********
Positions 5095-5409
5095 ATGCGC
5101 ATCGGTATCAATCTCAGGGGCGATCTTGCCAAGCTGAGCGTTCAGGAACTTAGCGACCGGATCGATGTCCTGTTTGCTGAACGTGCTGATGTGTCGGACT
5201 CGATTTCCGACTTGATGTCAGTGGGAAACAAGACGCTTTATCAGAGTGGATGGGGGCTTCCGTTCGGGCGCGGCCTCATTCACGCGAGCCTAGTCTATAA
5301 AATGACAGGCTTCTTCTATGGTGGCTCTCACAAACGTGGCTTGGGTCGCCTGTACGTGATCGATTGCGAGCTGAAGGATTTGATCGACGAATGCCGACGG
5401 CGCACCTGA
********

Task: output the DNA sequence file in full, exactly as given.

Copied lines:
Positions 5095-5409
5095 ATGCGC
5101 ATCGGTATCAATCTCAGGGGCGATCTTGCCAAGCTGAGCGTTCAGGAACTTAGCGACCGGATCGATGTCCTGTTTGCTGAACGTGCTGATGTGTCGGACT
5201 CGATTTCCGACTTGATGTCAGTGGGAAACAAGACGCTTTATCAGAGTGGATGGGGGCTTCCGTTCGGGCGCGGCCTCATTCACGCGAGCCTAGTCTATAA
5301 AATGACAGGCTTCTTCTATGGTGGCTCTCACAAACGTGGCTTGGGTCGCCTGTACGTGATCGATTGCGAGCTGAAGGATTTGATCGACGAATGCCGACGG
5401 CGCACCTGA